Architects and academics sympathetic to his advocacy established a working committee, W104 Open Building Implementation, under the CIB umbrella. For the past quarter century, research and implementation have been conducted on an international scale. Architects around the world – in Europe, North America and Asia, and in the Global South - have designed housing complexes based on the open building approach.

Professor Habraken had a long and close relationship with Japanese university professors and architects. His theories have influenced KEP (Kodan/Kikou Experimental housing Project), CHS (Century Housing System), KSI (Koudan/Kikou Skeleton Infill), and Osaka Gas' experimental housing NEXT21. Another such example is the concept of variability in the "Law Concerning the Promotion of Long-term Quality Housing," which Professor Habraken praised as the world's first law on housing that incorporates the concept of time.

In his astonishingly focused and productive 95 years of life, Professor Habraken has consistently pursued the essence of cities and architecture, deepening his thoughts on the subjectivity of residents and the role of architects. He has received numerous international awards, including the most prestigious Dutch cultural award, the Ovre (1996). Now that he has passed away, we would like to continue to recognize and honor the essential significance of his ideas through the books and papers he left behind, as well as by his ‘passing the torch’ to another generation. We would like to express our deepest gratitude to him for his guidance.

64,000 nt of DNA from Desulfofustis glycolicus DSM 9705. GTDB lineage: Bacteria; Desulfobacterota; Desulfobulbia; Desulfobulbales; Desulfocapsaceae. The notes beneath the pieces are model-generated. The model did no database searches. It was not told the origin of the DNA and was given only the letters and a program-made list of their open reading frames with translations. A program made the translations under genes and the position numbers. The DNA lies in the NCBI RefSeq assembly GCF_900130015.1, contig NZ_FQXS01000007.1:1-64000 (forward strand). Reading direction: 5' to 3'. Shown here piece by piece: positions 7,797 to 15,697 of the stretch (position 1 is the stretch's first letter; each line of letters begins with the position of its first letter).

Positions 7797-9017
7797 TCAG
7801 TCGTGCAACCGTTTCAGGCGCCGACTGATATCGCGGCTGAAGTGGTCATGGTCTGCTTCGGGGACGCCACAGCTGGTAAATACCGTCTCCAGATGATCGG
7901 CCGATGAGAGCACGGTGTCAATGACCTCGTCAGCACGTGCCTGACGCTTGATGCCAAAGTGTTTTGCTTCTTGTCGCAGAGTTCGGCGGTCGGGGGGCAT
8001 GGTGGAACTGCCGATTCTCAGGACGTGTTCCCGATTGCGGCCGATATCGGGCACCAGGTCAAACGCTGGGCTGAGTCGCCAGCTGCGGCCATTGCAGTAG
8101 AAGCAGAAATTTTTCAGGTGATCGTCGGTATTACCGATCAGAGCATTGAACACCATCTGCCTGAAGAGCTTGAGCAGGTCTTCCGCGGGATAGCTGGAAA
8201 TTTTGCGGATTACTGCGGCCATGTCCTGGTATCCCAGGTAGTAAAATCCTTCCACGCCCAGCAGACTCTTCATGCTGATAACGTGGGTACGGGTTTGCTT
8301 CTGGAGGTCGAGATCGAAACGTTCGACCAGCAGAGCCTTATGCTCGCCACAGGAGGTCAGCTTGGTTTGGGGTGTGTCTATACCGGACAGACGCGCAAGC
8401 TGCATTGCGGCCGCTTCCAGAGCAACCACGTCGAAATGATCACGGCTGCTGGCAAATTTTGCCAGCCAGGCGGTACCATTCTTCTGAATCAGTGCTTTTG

1928: Born in Bandung, Indonesia (October 29)
 1948-55: Studied architecture at Delft University of Technology in the Netherlands
 1955-57: Served in the Royal Netherlands Air Force
 1958-60: Lecturer at Delft University of Technology, Faculty of Architecture (Interior Design)
 1960-62: Freelance architect
 1962-65: Worked at the architectural office of Lucas & Niemeyer in Voorburg, The Netherlands
 1965-75: Director of SAR (Stichting Architecten Research/Foundation for Architects Research), Eindhoven, The Netherlands
 1967-1975: Professor and first Dean of the Faculty of Architecture at Eindhoven University of Technology
 1975-89: Professor, Massachusetts Institute of Technology (MIT), Head of Architecture Department 1975-1981
 1994: Honorary Member of the Architectural Institute of Japan
 2023: Died in Apeldoorn, The Netherlands (October 21)

Major Awards

 1988: Creative Achievement Award, the Association of Collegiate Schools in the US
 1979: David Roëll prize, Dutch Prince Bernhard Fund
 1996: Oevre Award, National Foundation for Art, Design, and Architecture(BKVB Oevre Prijs)in the Netherlands
 2003: Knight of the Royal Order of the Dutch Lion
 2003: Kubus for advancing the standing of Architecture, BNA, Dutch Association of Architects

Main Publications

Supports, an Alternative to Mass Housing,1972(Dutch,1961; English editions 1972, 1999, 2019)
The Grunsfeld Variations: A Report on the Thematic Development of an Urban Tissue, (with 10 graduate students); Department of Architecture, MIT (1981)
The Appearance of the Form: Four Essays on the Position Designing Takes between People and Things, (Awater Press, 1985; reissued by Routledge Revivals, 2019)
The Structure of the Ordinary: Form and Control in the Built Environment, MIT Press,1998
Palladio’s Children: Seven Essays on Everyday Environment and the Architect, Taylor & Francis,2005
Conversations With Form: A Workbook for Students of Architecture,Routledge,2014
The Short Works of John Habraken:Ways of Seeing/Ways of Doing (edited by Kendall and Dale), Routledge, 2023
Open Building for Architects, Professional Knowledge for an Architecture of Everyday Environment Co-authored with Professor Stephen H. Kendall, Routledge, 2023




・DE DRAGER/ A film about Architect John Habraken, 2013